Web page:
— -- During their working years, people scrimp and save to set aside capital to invest in the markets to fund their retirement. Throughout, they slavishly monitor their portfolio’s progress against key market indexes to assess their progress.
Yet, in most cases, this common approach fails to accurately tell investors what they need to know the most: Where they stand relative to meeting their future retirement needs.
If you’re worrying about how your portfolio performs every year, you may be fine come retirement — or you could be in for a rude surprise when your assets come up short. You might find that everything you thought you knew about preparing for retirement was flat wrong.
Instead of fixating on relative performance, some institutional investors such as many pension funds, use a metric known as a funded ratio. Applied to an individual’s situation, this ratio is the sum of your current assets and retirement income streams (Social Security and any pensions) over your eventual retirement expenses, including taxes. If your assets and retirement income equal your expenses, your funded ratio is 1. Less than 1 means you may be underfunded, and more than 1 means you’re in good shape.
This may sound a bit technical, but at its core, it’s quite simple: It shows what portion of your future total retirement expenses you’ll likely be able to pay, based on where you are now. The reason that pension funds use this measure is that they have to write checks to investors who are withdrawing their pension assets when they retire. So it’s only logical for them to constantly monitor their status against this goal.
Your situation is probably similar. You’re saving and investing because you know you’ll have to write checks during retirement and you don’t want to come up short, so you should gauge your progress against that goal.
But if you’re obsessing over how your portfolio did last year against certain benchmarks you’re not doing that. In some years you may beat the S&P 500 and in others, you may not. But when it comes time to retire, if you’ve beaten the index a lot, does it matter if you still don’t have enough assets?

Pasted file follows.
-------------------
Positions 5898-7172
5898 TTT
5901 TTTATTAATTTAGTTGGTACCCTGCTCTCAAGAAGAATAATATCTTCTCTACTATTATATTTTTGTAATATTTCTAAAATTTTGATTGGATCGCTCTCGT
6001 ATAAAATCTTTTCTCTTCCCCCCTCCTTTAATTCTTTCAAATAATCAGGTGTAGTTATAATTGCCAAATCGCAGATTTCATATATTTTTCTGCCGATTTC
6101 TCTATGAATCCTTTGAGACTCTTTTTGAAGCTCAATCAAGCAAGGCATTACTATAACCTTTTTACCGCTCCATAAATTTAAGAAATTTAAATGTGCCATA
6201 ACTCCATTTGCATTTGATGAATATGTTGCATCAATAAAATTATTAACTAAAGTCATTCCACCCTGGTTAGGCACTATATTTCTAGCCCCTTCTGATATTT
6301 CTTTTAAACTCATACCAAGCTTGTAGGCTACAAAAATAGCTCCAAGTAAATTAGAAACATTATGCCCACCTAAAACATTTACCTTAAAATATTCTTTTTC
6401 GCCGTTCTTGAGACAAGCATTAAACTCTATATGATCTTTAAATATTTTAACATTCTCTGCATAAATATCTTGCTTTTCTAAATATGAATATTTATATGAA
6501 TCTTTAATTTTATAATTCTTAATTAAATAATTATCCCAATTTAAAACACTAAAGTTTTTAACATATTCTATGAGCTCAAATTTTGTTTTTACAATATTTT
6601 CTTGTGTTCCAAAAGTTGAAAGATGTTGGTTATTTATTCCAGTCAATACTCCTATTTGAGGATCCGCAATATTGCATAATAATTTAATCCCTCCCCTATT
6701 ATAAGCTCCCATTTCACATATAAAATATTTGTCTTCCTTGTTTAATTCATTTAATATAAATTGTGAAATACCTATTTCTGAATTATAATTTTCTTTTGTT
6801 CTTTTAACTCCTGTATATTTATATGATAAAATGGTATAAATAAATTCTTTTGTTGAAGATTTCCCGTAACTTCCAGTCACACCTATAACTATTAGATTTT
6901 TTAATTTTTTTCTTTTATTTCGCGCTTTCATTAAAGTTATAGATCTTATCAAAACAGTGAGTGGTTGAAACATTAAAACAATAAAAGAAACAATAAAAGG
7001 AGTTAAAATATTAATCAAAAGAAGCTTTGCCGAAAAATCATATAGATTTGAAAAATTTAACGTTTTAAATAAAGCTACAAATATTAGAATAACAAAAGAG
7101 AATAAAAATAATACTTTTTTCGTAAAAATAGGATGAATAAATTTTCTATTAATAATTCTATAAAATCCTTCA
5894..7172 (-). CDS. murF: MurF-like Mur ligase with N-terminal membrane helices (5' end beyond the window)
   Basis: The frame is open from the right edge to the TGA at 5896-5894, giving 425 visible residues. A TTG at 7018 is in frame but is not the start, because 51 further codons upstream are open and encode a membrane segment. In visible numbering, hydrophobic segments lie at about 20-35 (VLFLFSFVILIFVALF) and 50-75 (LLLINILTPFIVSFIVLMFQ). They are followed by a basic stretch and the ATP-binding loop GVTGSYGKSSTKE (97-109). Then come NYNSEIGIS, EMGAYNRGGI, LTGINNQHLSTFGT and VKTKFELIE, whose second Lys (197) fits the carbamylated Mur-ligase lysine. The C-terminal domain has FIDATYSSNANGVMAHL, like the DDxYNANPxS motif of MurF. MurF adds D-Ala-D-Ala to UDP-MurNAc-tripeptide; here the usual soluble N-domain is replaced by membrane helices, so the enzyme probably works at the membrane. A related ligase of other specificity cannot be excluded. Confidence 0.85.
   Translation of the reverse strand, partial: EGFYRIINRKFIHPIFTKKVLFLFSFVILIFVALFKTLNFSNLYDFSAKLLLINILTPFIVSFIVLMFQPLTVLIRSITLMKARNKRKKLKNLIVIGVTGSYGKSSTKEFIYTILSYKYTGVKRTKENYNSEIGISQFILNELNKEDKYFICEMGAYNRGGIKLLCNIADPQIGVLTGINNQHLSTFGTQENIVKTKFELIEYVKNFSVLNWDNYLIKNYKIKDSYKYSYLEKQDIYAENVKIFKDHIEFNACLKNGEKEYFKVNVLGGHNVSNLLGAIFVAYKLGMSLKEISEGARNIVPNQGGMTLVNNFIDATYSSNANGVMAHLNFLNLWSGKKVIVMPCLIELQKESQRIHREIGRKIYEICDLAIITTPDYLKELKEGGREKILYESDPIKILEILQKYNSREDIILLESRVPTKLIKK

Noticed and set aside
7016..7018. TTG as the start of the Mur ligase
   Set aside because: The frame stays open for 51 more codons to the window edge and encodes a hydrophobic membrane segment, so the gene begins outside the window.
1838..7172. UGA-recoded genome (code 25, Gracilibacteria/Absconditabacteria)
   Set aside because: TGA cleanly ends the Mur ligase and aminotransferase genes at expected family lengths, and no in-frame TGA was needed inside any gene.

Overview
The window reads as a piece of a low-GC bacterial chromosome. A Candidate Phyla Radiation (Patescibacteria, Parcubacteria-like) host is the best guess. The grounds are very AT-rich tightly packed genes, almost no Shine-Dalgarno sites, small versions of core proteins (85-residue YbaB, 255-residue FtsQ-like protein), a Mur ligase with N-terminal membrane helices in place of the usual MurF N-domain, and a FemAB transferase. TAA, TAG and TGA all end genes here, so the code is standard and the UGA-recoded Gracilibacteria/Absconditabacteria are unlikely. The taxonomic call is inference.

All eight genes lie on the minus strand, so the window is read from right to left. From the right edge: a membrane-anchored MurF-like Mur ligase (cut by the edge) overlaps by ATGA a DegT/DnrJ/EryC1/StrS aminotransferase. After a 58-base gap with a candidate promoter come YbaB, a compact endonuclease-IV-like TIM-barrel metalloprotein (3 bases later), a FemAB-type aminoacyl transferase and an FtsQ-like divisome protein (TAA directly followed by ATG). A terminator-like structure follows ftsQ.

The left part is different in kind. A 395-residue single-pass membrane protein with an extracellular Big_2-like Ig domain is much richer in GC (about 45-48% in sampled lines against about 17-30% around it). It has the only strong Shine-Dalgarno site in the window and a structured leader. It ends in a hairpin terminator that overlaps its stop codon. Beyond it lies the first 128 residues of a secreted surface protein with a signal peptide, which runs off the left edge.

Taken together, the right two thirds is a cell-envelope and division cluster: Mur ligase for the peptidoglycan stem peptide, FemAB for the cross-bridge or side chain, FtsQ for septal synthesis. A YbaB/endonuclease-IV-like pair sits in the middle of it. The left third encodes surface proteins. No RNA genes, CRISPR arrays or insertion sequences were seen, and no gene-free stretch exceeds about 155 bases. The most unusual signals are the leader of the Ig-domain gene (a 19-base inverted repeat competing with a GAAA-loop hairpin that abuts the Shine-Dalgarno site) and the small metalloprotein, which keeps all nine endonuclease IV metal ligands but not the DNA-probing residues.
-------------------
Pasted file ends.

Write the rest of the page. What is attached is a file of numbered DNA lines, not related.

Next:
Gauging your performance against benchmarks is the mentality of fund managers who want to show investors how they did relatively well even in bad market years. If you’ve adopted this mentality and constantly worry about how your portfolio is doing at any given moment instead of looking at your big retirement picture, you have a lot of company. Most individual investors spend too much time thinking about how their investments are doing in the abstract instead of thinking about their total assets in the context of the cash they’ll actually need for retirement. Yet the value of your current assets is clear, and realistic retirement expenses are fairly predictable. The future performance of the markets is a big unknown.
And fixating on benchmarks when you should be focusing on your funded ratio can lead you to take actions that result in fewer retirement resources and a lower funded ratio — meaning an inadequate capacity to pay your expenses during retirement. Using a funded ratio keeps you in contact with the reality of your future life in retirement, and gives you cues to what you should or shouldn’t be doing now with your investments.
If your funded ratio is where you need it to be and a relatively large percentage of your portfolio is in stocks, perhaps you should reduce this percentage to reduce the greater risks that stocks carry and increase your holdings in high-quality bonds, which carry less risk. If you’ve already reached your goal, why jeopardize this success unnecessarily? Instead, you want to nurture and protect a good funded ratio.
If, on the other hand, your funded ratio is too low, you may have no choice but to increase your portfolio’s percentage of stocks. However, this is a situation you want to avoid by doing sound retirement planning early enough. If retirement isn’t far off, then you should probably take another look at your retirement budget to see if you can get by on less.
Embracing the concept of a funded ratio takes your attention away from irrelevant market noise and focuses your eyes on the real prize: your future.
Any opinions expressed here are those of the columnists and not of ABC News.
Jamie Cornehlsen and Ted Schwartz are advisors with Capstone Investment Financial Group in Colorado Springs, Colo. Cornehlsen is also president of Dunn Warren Investment Advisors in Greenwood Village, Colo. A Certified Financial Planner®, Schwartz advises individuals and endowments. He holds a B.A. from Duke University and an M.A. from Oregon State University. He can be reached at firstname.lastname@example.org. Cornehlsen, a Chartered Financial Analyst®, advises business owners and employees on retirement plans. He holds a B.A. from the University of Colorado and an M.B.A. from the William E. Simon School of Business at the University of Rochester. He can be reached at email@example.com.